Lower salt generally lowers blood pressure, but it turns out this may not apply in all instances. A mouse study suggests that a low-salt diet can increase the risk of hypertension if you have a disrupted circadian rhythm. Sleep disorders, shift work, disease, and aging are all potential signs of or triggers for circadian dysfunction.
A 24-hour blood pressure check may reveal that blood pressure is not falling, as it should, during the night. Nondipping blood pressure is estimated as high as 53% in patients being treated for hypertension. It may be that, for those with a disrupted circadian rhythm, the timing of antihypertensive medication should be different.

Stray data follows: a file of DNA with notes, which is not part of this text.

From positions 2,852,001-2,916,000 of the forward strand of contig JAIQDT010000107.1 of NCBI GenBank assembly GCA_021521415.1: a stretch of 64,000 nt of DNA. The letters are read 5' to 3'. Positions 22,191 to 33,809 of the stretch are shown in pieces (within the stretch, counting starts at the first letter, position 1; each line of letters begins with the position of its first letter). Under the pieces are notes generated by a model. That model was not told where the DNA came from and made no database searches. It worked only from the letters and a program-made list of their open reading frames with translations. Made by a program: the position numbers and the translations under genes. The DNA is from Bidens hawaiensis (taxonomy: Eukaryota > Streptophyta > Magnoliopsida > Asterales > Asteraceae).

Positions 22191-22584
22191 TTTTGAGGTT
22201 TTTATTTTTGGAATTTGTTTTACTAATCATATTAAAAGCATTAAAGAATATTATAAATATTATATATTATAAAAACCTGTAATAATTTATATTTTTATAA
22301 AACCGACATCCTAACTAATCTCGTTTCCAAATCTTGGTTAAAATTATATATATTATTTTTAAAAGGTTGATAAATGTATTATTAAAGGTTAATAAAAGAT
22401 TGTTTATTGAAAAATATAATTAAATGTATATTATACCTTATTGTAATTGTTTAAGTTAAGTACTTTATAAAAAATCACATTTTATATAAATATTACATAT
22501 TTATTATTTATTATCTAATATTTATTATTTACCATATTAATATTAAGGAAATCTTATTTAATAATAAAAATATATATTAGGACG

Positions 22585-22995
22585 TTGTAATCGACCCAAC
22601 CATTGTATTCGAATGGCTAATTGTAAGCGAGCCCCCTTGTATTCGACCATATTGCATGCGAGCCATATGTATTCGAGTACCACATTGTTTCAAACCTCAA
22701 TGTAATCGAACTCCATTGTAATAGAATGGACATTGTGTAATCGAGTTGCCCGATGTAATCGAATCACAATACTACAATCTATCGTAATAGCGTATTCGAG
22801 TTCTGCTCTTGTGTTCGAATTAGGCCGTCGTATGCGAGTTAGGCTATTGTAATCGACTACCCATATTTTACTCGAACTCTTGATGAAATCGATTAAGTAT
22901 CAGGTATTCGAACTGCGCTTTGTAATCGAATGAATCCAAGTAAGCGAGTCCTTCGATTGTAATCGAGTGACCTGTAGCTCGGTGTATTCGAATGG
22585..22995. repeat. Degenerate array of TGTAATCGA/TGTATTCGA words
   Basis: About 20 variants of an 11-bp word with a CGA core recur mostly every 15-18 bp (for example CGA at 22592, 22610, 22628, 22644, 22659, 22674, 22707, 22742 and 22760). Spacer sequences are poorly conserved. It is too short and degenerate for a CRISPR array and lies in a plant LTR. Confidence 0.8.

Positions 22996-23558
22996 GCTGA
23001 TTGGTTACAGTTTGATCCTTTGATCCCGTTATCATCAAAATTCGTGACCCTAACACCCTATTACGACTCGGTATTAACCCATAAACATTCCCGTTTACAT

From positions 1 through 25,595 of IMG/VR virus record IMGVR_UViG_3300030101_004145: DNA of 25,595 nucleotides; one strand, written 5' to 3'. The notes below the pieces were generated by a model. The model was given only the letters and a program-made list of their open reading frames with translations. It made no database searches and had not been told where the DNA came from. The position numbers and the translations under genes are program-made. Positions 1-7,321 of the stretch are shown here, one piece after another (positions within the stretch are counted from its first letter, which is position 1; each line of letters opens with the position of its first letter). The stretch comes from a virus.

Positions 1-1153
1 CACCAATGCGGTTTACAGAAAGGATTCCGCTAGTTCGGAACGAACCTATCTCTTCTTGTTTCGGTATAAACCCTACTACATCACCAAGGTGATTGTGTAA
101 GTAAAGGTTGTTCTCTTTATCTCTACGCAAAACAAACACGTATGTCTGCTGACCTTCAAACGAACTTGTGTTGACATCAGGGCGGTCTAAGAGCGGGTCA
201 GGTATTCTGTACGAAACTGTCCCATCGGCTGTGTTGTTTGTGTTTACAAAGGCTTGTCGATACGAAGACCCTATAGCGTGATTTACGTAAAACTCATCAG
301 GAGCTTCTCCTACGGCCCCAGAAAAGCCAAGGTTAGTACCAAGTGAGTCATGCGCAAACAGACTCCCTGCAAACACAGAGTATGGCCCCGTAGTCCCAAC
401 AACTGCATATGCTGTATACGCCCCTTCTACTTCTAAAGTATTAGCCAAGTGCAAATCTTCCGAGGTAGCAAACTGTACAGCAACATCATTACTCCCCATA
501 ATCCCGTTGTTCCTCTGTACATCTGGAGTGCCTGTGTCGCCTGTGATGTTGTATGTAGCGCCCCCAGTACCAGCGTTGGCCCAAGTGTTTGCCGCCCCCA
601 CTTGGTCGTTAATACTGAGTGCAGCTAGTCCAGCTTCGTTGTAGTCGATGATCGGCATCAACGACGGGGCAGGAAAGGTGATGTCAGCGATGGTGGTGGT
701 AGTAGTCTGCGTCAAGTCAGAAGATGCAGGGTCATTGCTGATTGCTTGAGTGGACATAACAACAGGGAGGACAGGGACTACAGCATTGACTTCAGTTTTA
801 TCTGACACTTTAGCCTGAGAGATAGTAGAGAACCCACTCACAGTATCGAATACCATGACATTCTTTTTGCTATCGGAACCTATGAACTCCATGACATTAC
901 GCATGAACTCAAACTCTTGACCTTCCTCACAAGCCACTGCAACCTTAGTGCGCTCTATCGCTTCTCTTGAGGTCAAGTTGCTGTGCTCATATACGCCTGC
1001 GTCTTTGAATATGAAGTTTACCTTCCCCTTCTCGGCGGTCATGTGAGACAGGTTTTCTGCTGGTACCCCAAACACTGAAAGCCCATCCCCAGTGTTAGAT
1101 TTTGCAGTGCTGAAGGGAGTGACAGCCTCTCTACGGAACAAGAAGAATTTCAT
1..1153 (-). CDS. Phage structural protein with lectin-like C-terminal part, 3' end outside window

Pati, P., Fulton, D. J. R., Bagi, Z., Chen, F., Wang, Y., Kitchens, J., … Rudic, R. D. (2016). Low-Salt Diet and Circadian Dysfunction Synergize to Induce Angiotensin II–Dependent Hypertension in Mice. Hypertension, 67(3), 661–668. http://doi.org/10.1161/HYPERTENSIONAHA.115.06194